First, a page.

Two years ago, a Los Angeles insurer bankrolled a ballot initiative to change voter-approved rules for setting auto insurance premiums.
That was Proposition 17, and voters wisely said no.
Voters ought to say no once again when they decide Proposition 33, a virtually identical initiative on the Nov. 6 ballot. Maybe this time George Joseph will get the message.
Joseph, the chairman of Mercury Insurance, spent $16 million on Proposition 17. So far, he's spent at least $8 million trying to pass off Proposition 33 as consumer friendly.
Ask yourself, when's the last time an insurance company spent that much to save you money?
California drivers pay more than $20 billion a year in auto insurance premiums. Mercury is one of the five largest auto insurers in the state, and Joseph's initiative would create an avenue for his company to pursue a larger market share.
That's the real intent of Proposition 33.
Under the present rules, auto insurance premiums are based predominantly on a driver's safety record, annual driving miles and years of experience behind the wheel. These factors are objective and, to a large degree, they can be controlled by individual drivers.
Until 1988, when voters approved Proposition 103, where you lived was as important as your record and experience in determining how much you paid for auto insurance.
Insurers are allowed to offer loyalty discounts to long-term customers.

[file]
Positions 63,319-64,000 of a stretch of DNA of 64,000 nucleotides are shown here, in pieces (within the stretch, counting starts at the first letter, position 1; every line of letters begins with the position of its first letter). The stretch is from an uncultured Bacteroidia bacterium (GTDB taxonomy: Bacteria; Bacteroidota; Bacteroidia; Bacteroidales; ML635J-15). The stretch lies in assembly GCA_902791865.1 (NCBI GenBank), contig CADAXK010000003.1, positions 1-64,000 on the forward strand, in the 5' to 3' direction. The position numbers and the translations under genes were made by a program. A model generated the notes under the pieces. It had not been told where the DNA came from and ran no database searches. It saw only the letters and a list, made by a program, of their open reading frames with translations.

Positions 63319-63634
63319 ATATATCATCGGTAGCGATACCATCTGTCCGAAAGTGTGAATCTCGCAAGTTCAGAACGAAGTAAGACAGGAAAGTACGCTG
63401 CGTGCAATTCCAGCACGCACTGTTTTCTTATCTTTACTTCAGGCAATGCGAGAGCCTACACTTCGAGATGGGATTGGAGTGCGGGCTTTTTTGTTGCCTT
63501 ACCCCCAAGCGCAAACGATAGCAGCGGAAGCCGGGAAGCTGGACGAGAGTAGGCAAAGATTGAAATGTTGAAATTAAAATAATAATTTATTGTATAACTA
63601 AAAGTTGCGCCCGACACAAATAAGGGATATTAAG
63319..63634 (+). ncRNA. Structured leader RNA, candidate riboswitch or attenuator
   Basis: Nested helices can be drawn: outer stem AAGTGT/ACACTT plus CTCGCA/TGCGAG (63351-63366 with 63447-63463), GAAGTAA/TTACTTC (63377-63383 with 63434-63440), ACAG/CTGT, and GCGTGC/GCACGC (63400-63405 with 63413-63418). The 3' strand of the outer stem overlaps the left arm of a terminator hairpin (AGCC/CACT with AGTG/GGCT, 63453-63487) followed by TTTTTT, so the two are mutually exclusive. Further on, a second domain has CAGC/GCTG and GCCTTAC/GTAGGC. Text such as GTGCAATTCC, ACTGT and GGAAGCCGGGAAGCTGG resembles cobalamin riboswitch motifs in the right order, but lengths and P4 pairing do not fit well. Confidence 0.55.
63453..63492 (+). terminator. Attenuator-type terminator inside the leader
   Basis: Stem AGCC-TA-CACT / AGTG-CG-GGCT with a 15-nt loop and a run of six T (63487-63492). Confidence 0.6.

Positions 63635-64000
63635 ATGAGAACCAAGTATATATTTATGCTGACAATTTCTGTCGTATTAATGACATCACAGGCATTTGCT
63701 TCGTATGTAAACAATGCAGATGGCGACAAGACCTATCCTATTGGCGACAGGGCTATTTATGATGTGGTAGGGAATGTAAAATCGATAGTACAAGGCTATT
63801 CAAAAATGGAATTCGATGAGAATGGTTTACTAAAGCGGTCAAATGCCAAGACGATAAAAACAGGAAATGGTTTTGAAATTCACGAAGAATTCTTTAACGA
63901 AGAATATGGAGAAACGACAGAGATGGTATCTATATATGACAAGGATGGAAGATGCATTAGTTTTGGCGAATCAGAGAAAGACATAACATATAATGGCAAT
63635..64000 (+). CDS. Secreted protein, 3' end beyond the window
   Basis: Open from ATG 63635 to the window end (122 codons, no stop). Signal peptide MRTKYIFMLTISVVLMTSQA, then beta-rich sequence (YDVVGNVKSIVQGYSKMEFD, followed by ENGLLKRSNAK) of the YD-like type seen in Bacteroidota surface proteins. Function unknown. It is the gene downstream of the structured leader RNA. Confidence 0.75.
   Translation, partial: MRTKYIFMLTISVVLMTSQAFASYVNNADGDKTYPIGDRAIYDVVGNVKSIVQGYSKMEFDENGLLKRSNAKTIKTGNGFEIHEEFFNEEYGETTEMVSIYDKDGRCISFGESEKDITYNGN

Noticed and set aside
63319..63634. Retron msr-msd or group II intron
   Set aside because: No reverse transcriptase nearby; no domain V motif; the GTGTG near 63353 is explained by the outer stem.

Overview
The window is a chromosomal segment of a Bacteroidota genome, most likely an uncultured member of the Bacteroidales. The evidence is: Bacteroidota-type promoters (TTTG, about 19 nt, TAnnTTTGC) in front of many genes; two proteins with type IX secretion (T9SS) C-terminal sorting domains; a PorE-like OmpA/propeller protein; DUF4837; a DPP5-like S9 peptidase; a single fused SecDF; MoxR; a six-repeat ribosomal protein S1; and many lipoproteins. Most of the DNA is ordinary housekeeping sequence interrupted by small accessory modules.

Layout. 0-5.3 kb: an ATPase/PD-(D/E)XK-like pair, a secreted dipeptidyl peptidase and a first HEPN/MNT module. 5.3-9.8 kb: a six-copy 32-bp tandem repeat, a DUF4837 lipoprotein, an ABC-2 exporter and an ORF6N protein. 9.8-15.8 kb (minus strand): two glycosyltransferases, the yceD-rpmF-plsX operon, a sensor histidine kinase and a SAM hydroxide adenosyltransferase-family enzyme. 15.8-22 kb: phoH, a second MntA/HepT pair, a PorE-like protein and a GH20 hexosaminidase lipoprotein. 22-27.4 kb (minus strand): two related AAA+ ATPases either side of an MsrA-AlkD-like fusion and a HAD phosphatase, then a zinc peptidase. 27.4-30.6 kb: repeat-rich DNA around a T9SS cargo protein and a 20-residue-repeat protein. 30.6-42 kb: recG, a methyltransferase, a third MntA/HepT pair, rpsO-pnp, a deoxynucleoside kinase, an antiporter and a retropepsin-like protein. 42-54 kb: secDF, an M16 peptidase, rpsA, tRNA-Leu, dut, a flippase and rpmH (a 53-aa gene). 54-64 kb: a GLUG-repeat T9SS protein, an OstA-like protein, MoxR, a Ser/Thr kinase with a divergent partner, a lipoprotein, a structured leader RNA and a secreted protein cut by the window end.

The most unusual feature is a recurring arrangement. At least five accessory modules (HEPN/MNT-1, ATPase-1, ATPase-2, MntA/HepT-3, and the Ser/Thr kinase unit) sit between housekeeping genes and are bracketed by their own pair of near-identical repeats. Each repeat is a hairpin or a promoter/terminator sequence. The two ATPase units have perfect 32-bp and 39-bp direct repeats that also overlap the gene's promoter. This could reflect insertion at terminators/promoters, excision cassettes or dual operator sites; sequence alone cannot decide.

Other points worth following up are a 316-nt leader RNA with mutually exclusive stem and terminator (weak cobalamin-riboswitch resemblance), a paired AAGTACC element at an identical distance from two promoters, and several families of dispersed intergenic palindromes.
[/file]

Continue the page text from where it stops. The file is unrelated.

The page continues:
Proposition 33 would allow insurers to offer a similar “continuity” discount to lure long-term customers from other insurance companies. Joseph argues that this would promote competition and reduce prices.
What he doesn't say is that one person's discount would become another person's surcharge. That's because Proposition 33 allows insurers to charge more if people let their coverage lapse for 90 days or more. The losers in this equation wouldn't be people who don't bother to obtain insurance — we know there are plenty of uninsured drivers on the road, and we favor stiffer penalties for them.
Proposition 33 would raise rates for people who temporarily drop their coverage due to illness, because they can't afford to operate a vehicle or because they choose to use public transit. If they resume driving, they would get hit with higher premiums. Steep prices may prompt some of these people to drive without insurance, which is a hazard to responsible motorists. In turn, that would almost certainly drive up rates for uninsured motorist coverage.
In states where Mercury is allowed to charge more for drivers without continuous coverage, Consumer Watchdog says its rates have increased as much as 100 percent. In California, regulators have accused Mercury of deceptive practices and discrimination.
So we remain skeptical of Mercury's true intentions and recommend a no vote on Proposition 33.